Finally, (parliamentary) Wisdom FOR Whores

It’s an exciting day in the UK. While you’d be forgiven for thinking that all MPs worry about is their expenses, they’ll in fact spend this afternoon debating the policing and crime bill, which deals with airport security, public drunkenness. Oh, and prostitution. It seems that home secretart Jaqui Smith has been listening to sex workers, and has introduced some sense into the bill at the last minute.

I’ve fretted before about the bill, which criminalises men who buy sex. But a fantastic lobbying effort by UK sex workers (notably the International Union of Sex Workers and the English Collective of Prositutes) has meant that the version of the bill which gets its third reading today is a VAST improvement on earlier versions. Most importantly, only men who buy sex from women who have been “subjected to force, deception or threats” can be nicked. While it’s still a wide net, it’s not one most people in the indsutry object to — no sex worker wants to work alongside colleagues who have been trafficked or forced into the business. The wording is certainly a damned sight better than earlier versions, which made it illegal to buy sex from people who are “controlled for gain”. That includes anyone who gives an agent a cut of their fees for finding clients (or for finding a publisher, a gig at Wembley, a part in the new Stephen Spielberg movie… No, let’s not go down that route).

There are other proposed ammendments worth supporting too. Catherine Stephens, one of IUSW’s most energetic and dedicated campaigners, draws attention to the following:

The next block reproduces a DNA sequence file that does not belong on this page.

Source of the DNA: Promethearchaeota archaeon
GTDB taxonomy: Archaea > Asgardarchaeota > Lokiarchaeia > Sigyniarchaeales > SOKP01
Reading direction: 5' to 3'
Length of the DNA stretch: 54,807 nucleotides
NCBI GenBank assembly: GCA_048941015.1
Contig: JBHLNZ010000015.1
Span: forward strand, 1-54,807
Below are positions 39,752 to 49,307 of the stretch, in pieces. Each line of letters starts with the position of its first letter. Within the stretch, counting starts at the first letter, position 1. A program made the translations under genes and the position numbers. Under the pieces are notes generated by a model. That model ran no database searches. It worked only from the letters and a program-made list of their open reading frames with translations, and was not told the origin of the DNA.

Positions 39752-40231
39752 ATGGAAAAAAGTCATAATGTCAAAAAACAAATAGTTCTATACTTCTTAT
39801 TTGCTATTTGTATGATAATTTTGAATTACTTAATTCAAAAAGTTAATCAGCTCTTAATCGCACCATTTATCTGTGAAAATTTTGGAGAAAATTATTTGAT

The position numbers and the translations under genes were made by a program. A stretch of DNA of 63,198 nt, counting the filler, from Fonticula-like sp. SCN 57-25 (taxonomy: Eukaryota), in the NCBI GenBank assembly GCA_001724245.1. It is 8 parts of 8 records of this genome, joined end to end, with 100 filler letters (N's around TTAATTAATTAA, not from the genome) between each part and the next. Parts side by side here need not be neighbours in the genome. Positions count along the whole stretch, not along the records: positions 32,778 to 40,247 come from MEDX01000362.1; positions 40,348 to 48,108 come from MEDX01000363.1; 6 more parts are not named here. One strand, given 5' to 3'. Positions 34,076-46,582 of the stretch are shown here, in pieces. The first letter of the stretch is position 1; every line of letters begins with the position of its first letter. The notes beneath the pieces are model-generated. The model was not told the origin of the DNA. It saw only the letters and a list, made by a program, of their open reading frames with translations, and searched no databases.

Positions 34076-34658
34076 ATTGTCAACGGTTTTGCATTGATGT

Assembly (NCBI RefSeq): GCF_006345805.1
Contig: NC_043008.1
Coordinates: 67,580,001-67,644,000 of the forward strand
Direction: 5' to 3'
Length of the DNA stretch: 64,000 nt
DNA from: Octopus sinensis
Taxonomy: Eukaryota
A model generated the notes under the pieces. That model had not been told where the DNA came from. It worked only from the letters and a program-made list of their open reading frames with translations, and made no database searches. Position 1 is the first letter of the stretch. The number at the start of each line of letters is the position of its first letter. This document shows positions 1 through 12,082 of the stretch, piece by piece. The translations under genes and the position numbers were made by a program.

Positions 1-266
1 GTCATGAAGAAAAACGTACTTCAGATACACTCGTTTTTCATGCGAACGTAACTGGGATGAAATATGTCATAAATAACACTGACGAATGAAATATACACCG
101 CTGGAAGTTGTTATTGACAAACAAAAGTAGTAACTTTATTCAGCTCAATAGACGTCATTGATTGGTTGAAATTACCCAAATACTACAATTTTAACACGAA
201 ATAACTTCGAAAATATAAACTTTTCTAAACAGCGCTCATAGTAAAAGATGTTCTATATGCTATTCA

• new clause 4 which decriminalises anyone under 18 who is selling sex
• new clause 37 which defines a brothel as more than two people selling sex plus a maid
• new clause 38 which decriminalises “associated workers” (e.g., maids) in brothels
• amendment 6 to clause 15 which defines persistently for street sex workers as “twice a week” rather  than the current “twice in three months”
• amendment 7, which removes clause 16 (compulsory rehabilitation for street sex workers as a substitute for fines or jail time)
• new clauses 25 and 26, which, like the government amendments, require that the person selling sex has been coerced and that the client knows this.

Of course the abolitionists are yelping about the changes. If you’re a voter in the UK, you’ve got til 2pm to call your MP and ask them to support the changes, which will make sex work safer and more rewarding for people who want to do it, while helping to protect people who don’t. You can call your MP on +44 20 7219 3000 (and find out who to badger here).

Congratulations to those sex workers who have shown that reasoned, evidence-based engagement in the political process is worthwhile. You’ve brought some wisdom to parliamentarians. Of course one could be forgived for expecting a sympathetic ear from our elected representatives; they know a thing or two about selling themselves to the highest bidder…

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This post was published on 19/05/09 in The sex trade.

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  1. Comment by Lee Rudolph, 25/05/09, 03:31:

    I like the phrase “home secretart Jaqui Smith” in this context…

  2. Comment by Caty, 03/06/09, 01:42:

    I just hope the new bill differentiates between migrant sex workers who do NOT want to be rescued (as they would simply have to spend money to cross the border again) and women who are truly coerced. Have you seen Laura Agustin’s work on the topic? Look her up, read her book!

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